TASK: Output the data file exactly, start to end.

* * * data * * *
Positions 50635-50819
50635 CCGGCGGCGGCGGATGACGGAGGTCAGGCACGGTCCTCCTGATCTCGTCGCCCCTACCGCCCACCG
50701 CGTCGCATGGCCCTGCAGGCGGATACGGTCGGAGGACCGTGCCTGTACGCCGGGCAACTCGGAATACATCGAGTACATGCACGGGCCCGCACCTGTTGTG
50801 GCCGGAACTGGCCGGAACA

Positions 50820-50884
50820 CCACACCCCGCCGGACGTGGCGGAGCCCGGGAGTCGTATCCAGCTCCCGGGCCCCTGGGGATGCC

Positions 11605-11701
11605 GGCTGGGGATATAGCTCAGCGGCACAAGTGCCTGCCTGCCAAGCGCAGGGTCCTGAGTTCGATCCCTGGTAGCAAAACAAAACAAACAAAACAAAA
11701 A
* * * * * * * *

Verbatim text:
Positions 50635-50819
50635 CCGGCGGCGGCGGATGACGGAGGTCAGGCACGGTCCTCCTGATCTCGTCGCCCCTACCGCCCACCG
50701 CGTCGCATGGCCCTGCAGGCGGATACGGTCGGAGGACCGTGCCTGTACGCCGGGCAACTCGGAATACATCGAGTACATGCACGGGCCCGCACCTGTTGTG
50801 GCCGGAACTGGCCGGAACA

Positions 50820-50884
50820 CCACACCCCGCCGGACGTGGCGGAGCCCGGGAGTCGTATCCAGCTCCCGGGCCCCTGGGGATGCC

Positions 11605-11701
11605 GGCTGGGGATATAGCTCAGCGGCACAAGTGCCTGCCTGCCAAGCGCAGGGTCCTGAGTTCGATCCCTGGTAGCAAAACAAAACAAACAAAACAAAA
11701 A